International learning at your doorstep

Internationalising education brings equity in knowledge sharing.   | Photo Credit: Getty Images/iStockphoto

The concept of internationalisation began in ancient times when people and material began to move across the world through diverse means of transportation. Nalanda University, established as early as the fifth century CE, attracted pupils and scholars from Korea, Japan, China, Tibet, Indonesia, Persia and Turkey. With quality education offered in some prime institutions in certain parts of the world, people began to migrate both for educational and employment purposes. Thus, it could be said that internationalisation of higher education is the process of integrating an international, intercultural, or global dimension into the purpose, functions or delivery of post-secondary education (Knight, 2003).

In the past

Earlier, opportunities to go abroad were mostly available to the affluent and to those who could secure scholarships, which were few and highly competitive. As globalisation increased and many international conferences were hosted in western countries, there was a movement of academicians and researchers to share and gain expertise.

Undoubtedly, such voyages encompassed excitement and every bit learnt there was internalised and implemented at the individual and institutional levels on their return. While some of these were brought to fruition, many forgot their unique international experience soon after they returned home.

At home

This involves the purposeful integration of international and intercultural dimensions into the formal and informal curriculum for students within domestic learning environments (Beelen, 2015).

As a response to domestic lacking opportunities with cross-cultural experiences, schools, colleges and universities have developed on-campus efforts to promote a global student identity, including, internationalising the curriculum, developing intercultural research projects, collaborating with local minority groups, and promoting interactions with international students.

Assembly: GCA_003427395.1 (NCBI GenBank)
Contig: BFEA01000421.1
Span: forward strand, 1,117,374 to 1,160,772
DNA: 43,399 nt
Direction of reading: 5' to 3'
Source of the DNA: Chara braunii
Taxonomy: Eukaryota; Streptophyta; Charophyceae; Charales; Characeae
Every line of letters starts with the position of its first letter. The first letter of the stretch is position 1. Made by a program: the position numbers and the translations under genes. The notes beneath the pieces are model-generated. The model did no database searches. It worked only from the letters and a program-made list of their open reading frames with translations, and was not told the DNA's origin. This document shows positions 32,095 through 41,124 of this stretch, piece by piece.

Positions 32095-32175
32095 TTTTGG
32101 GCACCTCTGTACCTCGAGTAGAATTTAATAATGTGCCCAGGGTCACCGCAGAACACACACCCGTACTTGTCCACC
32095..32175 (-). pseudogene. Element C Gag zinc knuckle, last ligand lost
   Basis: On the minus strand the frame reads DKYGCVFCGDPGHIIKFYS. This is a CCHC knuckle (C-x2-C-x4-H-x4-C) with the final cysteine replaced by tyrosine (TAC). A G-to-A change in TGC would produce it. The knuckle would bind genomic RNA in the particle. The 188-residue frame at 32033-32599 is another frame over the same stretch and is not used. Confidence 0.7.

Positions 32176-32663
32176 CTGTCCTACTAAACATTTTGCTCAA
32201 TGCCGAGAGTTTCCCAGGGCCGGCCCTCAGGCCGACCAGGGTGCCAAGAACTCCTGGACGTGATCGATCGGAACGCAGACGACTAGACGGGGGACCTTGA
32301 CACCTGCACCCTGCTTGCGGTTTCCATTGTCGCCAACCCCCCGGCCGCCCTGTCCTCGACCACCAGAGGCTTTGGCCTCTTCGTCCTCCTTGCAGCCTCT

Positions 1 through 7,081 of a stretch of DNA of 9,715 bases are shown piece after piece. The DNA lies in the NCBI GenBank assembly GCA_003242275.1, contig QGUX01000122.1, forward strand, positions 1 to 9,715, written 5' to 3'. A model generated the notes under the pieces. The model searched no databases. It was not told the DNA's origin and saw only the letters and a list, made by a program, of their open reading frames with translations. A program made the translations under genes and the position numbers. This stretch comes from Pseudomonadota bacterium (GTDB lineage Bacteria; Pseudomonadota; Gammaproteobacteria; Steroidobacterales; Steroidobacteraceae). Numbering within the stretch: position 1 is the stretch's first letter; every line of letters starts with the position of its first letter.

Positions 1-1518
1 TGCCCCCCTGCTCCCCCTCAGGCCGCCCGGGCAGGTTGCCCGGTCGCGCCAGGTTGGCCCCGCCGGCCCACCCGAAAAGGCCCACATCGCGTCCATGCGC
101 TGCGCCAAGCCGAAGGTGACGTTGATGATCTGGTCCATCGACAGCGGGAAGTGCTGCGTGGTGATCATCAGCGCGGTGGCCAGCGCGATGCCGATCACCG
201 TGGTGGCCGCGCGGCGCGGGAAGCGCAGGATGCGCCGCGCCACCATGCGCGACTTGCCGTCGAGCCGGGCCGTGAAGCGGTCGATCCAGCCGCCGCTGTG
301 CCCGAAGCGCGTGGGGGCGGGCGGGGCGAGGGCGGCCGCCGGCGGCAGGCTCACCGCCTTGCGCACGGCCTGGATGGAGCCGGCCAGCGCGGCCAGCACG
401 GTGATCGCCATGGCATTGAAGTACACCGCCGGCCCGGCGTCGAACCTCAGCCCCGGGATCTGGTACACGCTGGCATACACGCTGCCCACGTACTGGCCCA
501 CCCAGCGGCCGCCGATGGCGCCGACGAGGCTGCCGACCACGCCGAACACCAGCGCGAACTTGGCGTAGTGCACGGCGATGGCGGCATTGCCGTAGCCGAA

During this pandemic, when travel had become almost impossible, the internationalisation of education, became highly relevant and useful, as experts were invited to deliver talks and webinars on topics of their specialisation virtually to students and faculty, thus, bringing in equity in knowledge-sharing, irrespective of the geographical location and social and economic differences.

International students are often encouraged to experience a stay in the home of a local student or professor from the host institution to experience the different facets of life-related areas such as food, culture, traditions, and habits in that part of the state/country.


An internationalised curriculum with relevant information embedded in existing courses will engage students with informed research, cultural and linguistic diversity, and purposefully develop a global perspectives. As we live in a globalised world, this virtue is crucial as people now move freely across countries. Tthis aspect will provide the necessary impetus to students to handle challenging matters successfully.


Due to the high fees collected from international students, the economic status of those institutions is likely to improve (in 2019, nearly 7.5 lakhs Indian students studied abroad, spending nearly $7 billion). Further on the academic front, such collaborations are likely to enhance teaching abilities and fill in the language gap and cross-cultural collaborations. Social connections among local and international students will also foster camaraderie and cross-border cultural exchanges.

Benefits to students

As a result of internationalisation at home, local students derive many benefits such as improved interpersonal relationships, enhanced spoken English and communication skills, an amplified ability to articulate, increased self-confidence and self-esteem, visible team work and, overall improvement and change in outlook.

It is interesting that, in NEP 2020, one of the key areas of focus is internationalisation, which is bound to scale up the quality of Indian Higher Education in the future as it is expected to deal with aspects such as larger number of international students coming into India and greater mobility to Indian students to go to overseas institutions, transfer of credits, joint research programmes and sharing of multiple resources among them.

Alexander Jesudasan is Pro Vice-Chancellor, and G. Ilavazhagan is Director, International Affairs, Hindustan Institute of Technology & Science (Deemed to be University), Chennai.

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Printable version | Jan 17, 2021 5:43:51 AM |

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